Bug #49185 TO_SECONDS() value for year 0 is off by 1 day
Submitted: 29 Nov 2009 12:58 Modified: 20 Dec 2009 14:31
Reporter: Jon Stephens Email Updates:
Status: Closed Impact on me:
Category:MySQL Server: Documentation Severity:S3 (Non-critical)
Version:ALL OS:Any (openSUSE11.1/64bit, Mac OS X)
Assigned to: Jon Stephens CPU Architecture:Any
Tags: to_days(), to_seconds(), zero date

[29 Nov 2009 12:58] Jon Stephens
TO_SECONDS() is supposed to return number of seconds since year 0, but supplying year 0 datetime or datetime yields number of seconds in 1 day.

How to repeat:
mysql> select to_seconds('0000-01-01');
| to_seconds('0000-01-01') |
|                    86400 |
1 row in set (0.00 sec)

mysql> select to_seconds('0000-01-01 00:00:00');
| to_seconds('0000-01-01 00:00:00') |
|                             86400 |
1 row in set (0.00 sec)

Suggested fix:
TO_SECONDS('0000-01-01') and TO_SECONDS('0000-01-01 00:00:00') should return 0, not 86400.
[29 Nov 2009 13:13] Jon Stephens
Note: My server timezone is UTC+1, so I suppose that to_seconds('0000-01-01 00:00:00') should actually return 3600, not 0.

Note that select to_seconds('0000-01-00 00:00:00') returns NULL.
[29 Nov 2009 13:15] Jon Stephens
But then it might also be argued that select to_seconds('0000-01-01 00:00:00') should return -3600 for me... :)
[29 Nov 2009 14:38] Valeriy Kravchuk
Verified just as described with recent mysql-trunk from bzr:

77-52-12-228:trunk openxs$ bin/mysql -uroot testReading table information for completion of table and column names
You can turn off this feature to get a quicker startup with -A

Welcome to the MySQL monitor.  Commands end with ; or \g.
Your MySQL connection id is 1
Server version: 5.5.0-beta-debug Source distribution

Type 'help;' or '\h' for help. Type '\c' to clear the current input statement.

mysql>  select to_seconds('0000-01-01');
| to_seconds('0000-01-01') |
|                    86400 |
1 row in set (0.00 sec)

mysql>  select to_seconds('0000-01-01 00:00:00');
| to_seconds('0000-01-01 00:00:00') |
|                             86400 |
1 row in set (0.00 sec)
[3 Dec 2009 7:22] Mikael Ronström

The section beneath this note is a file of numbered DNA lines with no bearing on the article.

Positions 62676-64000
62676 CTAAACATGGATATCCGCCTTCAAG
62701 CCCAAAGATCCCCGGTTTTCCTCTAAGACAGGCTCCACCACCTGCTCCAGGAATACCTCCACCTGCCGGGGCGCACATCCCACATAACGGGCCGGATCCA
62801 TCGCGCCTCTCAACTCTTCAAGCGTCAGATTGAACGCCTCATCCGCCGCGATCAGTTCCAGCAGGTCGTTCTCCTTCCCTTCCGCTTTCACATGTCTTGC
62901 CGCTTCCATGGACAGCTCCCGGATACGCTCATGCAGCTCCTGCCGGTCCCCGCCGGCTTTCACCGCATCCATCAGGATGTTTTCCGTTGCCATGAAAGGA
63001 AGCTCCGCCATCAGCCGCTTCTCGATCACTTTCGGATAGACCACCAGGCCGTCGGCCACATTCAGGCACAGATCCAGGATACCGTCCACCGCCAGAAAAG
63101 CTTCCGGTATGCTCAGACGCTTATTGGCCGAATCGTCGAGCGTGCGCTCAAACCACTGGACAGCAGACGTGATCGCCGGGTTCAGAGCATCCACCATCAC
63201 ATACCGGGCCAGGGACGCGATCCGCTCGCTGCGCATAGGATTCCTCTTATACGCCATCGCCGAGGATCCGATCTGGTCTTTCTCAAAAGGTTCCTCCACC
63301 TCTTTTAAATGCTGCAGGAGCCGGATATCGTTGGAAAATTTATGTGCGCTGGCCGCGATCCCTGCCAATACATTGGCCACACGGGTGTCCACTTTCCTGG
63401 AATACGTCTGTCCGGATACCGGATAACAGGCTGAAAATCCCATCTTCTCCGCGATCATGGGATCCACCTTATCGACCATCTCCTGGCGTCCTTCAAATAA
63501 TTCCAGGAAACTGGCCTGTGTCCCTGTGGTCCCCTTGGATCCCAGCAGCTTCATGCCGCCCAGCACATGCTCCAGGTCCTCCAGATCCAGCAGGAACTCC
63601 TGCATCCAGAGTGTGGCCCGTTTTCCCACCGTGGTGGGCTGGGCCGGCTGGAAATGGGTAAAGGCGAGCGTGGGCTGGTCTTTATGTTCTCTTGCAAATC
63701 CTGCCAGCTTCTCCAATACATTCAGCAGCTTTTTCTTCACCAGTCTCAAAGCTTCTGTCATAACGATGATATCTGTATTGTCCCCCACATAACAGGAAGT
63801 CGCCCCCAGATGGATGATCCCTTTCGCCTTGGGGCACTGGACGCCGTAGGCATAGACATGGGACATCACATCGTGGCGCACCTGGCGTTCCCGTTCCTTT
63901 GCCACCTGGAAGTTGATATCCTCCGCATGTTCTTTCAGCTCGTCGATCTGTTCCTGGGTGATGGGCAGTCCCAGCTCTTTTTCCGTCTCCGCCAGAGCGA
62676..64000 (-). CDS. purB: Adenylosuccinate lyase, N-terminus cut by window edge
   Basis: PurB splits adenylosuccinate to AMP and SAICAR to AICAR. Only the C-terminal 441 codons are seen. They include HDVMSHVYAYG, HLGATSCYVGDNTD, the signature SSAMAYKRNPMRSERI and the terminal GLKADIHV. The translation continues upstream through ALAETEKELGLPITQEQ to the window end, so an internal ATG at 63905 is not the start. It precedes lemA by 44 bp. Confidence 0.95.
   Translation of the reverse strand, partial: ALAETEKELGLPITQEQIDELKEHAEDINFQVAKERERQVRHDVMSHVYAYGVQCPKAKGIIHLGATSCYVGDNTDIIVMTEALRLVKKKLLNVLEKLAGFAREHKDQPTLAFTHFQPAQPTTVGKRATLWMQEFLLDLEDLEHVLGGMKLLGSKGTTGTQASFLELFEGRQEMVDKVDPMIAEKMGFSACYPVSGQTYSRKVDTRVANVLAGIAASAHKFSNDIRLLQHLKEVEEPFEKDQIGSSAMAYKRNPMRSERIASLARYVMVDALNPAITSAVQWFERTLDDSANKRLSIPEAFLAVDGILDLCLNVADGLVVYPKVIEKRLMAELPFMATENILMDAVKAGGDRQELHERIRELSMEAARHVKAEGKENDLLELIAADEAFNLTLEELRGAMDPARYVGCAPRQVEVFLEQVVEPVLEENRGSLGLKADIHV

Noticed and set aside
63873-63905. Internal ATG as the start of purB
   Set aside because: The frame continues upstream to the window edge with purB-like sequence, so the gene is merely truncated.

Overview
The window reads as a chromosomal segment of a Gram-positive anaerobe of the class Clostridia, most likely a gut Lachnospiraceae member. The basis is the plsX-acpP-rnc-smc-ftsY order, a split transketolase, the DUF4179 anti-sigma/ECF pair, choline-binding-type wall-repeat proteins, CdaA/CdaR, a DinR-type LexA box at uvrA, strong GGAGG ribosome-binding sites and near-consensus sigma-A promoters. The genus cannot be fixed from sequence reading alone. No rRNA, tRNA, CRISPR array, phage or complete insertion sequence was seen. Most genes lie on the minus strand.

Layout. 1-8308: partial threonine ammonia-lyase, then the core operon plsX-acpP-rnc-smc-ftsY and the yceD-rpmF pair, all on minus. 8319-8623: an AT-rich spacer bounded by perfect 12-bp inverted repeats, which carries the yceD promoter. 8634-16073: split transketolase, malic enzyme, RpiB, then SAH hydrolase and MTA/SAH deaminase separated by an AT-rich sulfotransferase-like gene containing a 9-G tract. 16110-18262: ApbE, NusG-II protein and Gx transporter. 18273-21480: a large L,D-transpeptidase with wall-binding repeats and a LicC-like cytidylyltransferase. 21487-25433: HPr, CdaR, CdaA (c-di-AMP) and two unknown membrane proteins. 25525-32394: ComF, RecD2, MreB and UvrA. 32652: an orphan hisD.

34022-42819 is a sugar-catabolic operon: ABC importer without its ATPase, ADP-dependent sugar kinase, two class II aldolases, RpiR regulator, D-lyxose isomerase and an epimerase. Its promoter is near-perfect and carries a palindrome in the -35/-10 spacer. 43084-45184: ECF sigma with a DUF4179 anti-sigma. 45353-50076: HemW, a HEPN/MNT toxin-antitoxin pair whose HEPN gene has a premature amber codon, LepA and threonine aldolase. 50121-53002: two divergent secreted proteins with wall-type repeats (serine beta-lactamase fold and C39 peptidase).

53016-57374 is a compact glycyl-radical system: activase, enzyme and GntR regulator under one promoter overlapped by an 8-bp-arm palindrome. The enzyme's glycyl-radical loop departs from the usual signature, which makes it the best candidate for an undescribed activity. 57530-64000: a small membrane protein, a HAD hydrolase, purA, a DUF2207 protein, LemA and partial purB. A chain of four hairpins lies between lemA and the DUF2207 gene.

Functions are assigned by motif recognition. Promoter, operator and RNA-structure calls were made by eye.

Not a bug.
The definition in MySQL of to_days and to_seconds is number
of seconds/days since year 0. However the 1 january year is
actually reported as to_days('0000-01-01'), so the start of
time is actually 0000-00-00, while it can easily be argued
this is a non-existent date, this is the date choosen as the
start of MySQL time.

This is the comment in the code:
  Calculate nr of day since year 0 in new date-system (from 1615)

    year                 Year (exact 4 digit year, no year conversions)
    month                Month
    day                  Day

  NOTES: 0000-00-00 is a valid date, and will return 0

    Days since 0000-00-00

Actuallt the comment about 0000-00-00 being a valid date has changed,
so it is reported back as a warning and the result of to_days/to_seconds
is NULL, but the start of time hasn't changed.
[3 Dec 2009 15:26] Peter Gulutzan
By analogy with the fact that TO_DAYS('0000-01-01') = 1
(strange but true), we have to accept this is not a bug.

Does that mean "the start of time is actually 0000-00-00"?
No, we can't count impossible dates. A better guess would
be that 0000 = 1 BC since it's the year before 1 AD,
therefore the day before 0000-01-01 is December 31, 2 BC.
[3 Dec 2009 16:21] Peter Gulutzan
Jon's other comments trouble me.

Is the zero second a UTC time, in which
case TO_SECONDS should vary if it's given
an argument in a non-UTC time?

Or is the zero second in the same time
zone as the argument?

WL#3352 didn't specify. I'm only asking
Mikael to make this clear, please, before
closing the bug again.
[3 Dec 2009 23:07] Mattias Jonsson
TO_SECONDS() should not care about timezone (and it should only be possible to use with DATE and DATETIME data types, _not_ TIMESTAMP when used as a partitioning function).

TO_SECONDS() is implemented the same way as TO_DAYS() with the addition that the days are multiplied with 86400 and the remaining seconds are added.

[18 Dec 2009 15:38] Jon Stephens
This is expected behaviour and should be noted in the documentation; thus, it's actually a Docs bug.

Since I'm the one who brought this up in the first place, it's only right that I should take care of it.

Changed category/status/lead to Docs/Verified/Stefan, and reassigned to myself.
[18 Dec 2009 15:39] Jon Stephens
Also updated version since TO_DAYS() appears prior to 5.5.
[20 Dec 2009 14:31] Jon Stephens
Thank you for your bug report. This issue has been addressed in the documentation. The updated documentation will appear on our website shortly, and will be included in the next release of the relevant products.